For the past two weeks or more, I have been battling my first sinus infection in at least 15 years. As a result, I have been functioning essentially without a sense of taste or smell for all that time, so there has not been much cooking going on. It is remarkable how much I have come to rely on smell as I cook! Even now, only the most powerful scents and flavors are able to penetrate my clogged sinuses, which is why it is such a blessing that the French lilacs in the backyard have finally started to bloom.
With that cheerful fragrance in my nostrils, I have been putting together the menu for a tea party in honor of our elderly lilac-loving neighbor, Betty, who moved from her house across the street into an assisted living facility a few months back. My mom and her best friend have started a tea party ministry, mostly for Christian women, and this was the first event that I was on hand to assist with. The more I read about good nutrition lately, the more I have been feeling moved to bring truly nourishing food to the elderly, and since Betty has some pretty poor eating habits, I was excited at the opportunity to pamper her and her table-mates at the facility. I thought it would be fun to feature a British classic, fresh crumpets with a few appropriate accoutrements such as homemade strawberry-rhubarb jam, lemon curd sweetened with Colorado honey, and clotted cream made from organic, pastured, raw dairy.
I’ve never made crumpets before, but they have been on my list since we got some English muffin rings at an estate sale in April. They turned out to be very easy to make, just a loose yeasted batter with a little baking soda added near the end for extra aeration. I used my quarter-cup disher to plop equal amounts of batter into each buttered ring on my hot griddle, and cooked them on medium-low heat until the bottoms were crisp and golden-brown and the tops were set, no longer shiny, and full of appetizing nooks and crannies. You don’t necessarily have to flip them, but I did briefly turn a few that were on the thick side, just to make sure that they cooked through. Nolan and I sampled the batch for our breakfast, and found them absolutely delicious—crisp underneath and very much like a moist English muffin on top.
Now that I have weekly access to raw milk and cream, I knew I wanted to try my hand at making clotted cream to go with the crumpets. After skimming the bulk of the cream from two gallons of milk, I ended up with at least a pint to cook down. Clotted cream is essentially a process of gently warming the cream—never allowing it to reach a simmer—until it forms a buttery crust on top, which is then skimmed off and chilled. I heated my cream in a double boiler over low heat for several hours, and ended up with about half a cup of clotted cream, a sweet, nutty product with a texture a bit like whipped butter. It was a time-consuming process for the amount I ended up with, so this is definitely a special-occasion treat, the perfect complement to homemade jam and honeyed lemon curd.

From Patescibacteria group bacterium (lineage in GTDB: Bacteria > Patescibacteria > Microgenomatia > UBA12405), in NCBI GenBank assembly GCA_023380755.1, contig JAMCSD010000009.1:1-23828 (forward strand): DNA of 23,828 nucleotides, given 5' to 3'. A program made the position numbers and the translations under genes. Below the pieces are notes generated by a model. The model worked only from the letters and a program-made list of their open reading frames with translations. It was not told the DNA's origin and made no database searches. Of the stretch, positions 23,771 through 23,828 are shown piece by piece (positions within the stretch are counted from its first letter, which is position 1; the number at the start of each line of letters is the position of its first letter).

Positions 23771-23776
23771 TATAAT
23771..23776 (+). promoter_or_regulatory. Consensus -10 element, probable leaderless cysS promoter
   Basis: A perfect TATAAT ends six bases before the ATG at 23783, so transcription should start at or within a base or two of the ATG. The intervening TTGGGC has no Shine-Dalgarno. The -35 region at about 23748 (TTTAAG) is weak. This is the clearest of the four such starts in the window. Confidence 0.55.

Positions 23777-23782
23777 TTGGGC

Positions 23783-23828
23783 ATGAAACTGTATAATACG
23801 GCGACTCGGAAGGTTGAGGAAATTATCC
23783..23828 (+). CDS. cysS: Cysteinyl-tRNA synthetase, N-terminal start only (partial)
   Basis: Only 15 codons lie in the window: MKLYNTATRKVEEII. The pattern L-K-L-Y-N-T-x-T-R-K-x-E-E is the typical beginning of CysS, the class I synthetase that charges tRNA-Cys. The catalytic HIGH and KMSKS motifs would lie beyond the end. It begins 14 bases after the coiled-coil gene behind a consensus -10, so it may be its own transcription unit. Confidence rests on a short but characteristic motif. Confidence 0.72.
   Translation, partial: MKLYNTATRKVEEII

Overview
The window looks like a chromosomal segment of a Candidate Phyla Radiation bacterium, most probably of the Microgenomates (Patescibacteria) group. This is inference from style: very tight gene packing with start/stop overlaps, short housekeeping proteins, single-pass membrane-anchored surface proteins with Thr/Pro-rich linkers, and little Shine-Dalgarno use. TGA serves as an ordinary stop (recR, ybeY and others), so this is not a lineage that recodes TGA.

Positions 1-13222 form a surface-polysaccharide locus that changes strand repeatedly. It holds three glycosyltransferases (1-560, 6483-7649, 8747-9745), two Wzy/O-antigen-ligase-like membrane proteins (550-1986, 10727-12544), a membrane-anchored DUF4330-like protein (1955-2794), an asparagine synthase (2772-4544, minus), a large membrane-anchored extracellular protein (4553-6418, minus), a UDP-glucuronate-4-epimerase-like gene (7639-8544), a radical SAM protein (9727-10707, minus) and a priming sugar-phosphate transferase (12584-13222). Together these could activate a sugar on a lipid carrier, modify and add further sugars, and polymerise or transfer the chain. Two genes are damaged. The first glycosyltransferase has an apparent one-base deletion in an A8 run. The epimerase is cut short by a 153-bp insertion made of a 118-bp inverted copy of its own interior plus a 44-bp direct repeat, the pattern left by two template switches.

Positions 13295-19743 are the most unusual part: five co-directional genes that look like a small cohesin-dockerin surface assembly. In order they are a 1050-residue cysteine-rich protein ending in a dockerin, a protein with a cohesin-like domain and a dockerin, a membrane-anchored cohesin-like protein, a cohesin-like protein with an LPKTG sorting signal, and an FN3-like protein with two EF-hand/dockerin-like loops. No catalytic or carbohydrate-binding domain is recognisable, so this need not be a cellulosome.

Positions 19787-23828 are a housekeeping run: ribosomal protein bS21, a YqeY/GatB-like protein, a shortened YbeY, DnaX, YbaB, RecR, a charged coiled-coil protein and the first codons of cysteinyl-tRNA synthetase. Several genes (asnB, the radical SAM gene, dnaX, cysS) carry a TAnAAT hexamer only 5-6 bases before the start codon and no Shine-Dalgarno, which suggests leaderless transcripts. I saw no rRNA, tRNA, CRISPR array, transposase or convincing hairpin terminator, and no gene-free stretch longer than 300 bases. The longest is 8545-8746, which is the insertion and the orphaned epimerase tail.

To round out the crumpets, we made chocolate-covered strawberries and these little lettuce cups filled with tzatziki-inspired tuna salad and garnished with a beet sprout (colorful leftovers from thinning the garden!). The goal was a delicious and nourishing, but not overwhelming menu to go with some Earl Grey Creme tea, and I think we accomplished that nicely.
For a final touch, I thought maybe I could candy some lilac blossoms to garnish the crumpets. After making simple syrup with organic cane sugar, I decided that the French lilac blossoms were really too tiny and delicate to candy; changing gears on the fly, I ended up making fragrant lilac syrup tinted to a delicate purple with the addition of a few blueberries.
This syrup was perhaps an even greater success than the crumpets and clotted cream, with not only the flavor of lilacs but a delicate spiciness that I couldn’t quite pinpoint. If I drank alcohol, I would so be using this stuff in cocktails, but as is, I think it will make not only a perfect sweetener for tea, but also a flavoring agent for fruit salads, yogurt, and smoothies; I am very tempted to make more to can before the lilacs die back.
All the food went over very well, and very little of it came back from the tea party. I was told that the ladies particularly enjoyed the lilac syrup, and each had several cups of tea infused with it; they had lots of jealous comments from other residents, so we may have to expand the invitations next time! I was hoping for some photos of the party itself to share with you, but my mom was so busy entertaining that she forgot about her camera.
1 C organic sugar
1 C filtered water
1 C lilac blossoms, rinsed
Handful of blueberries
Mix together the sugar and water; heat until the sugar is dissolved. Stir in lilac blossoms, and blueberries for color. Cook on low for 15 minutes, drain through a sieve and store in a jar for up to two weeks in the refrigerator. You can store it in the freezer in plastic containers for use the following winter; or can it in half-pint jars, adding the juice of 1 lemon and following canning instructions on a pectin package.
Source: Green Botanicals.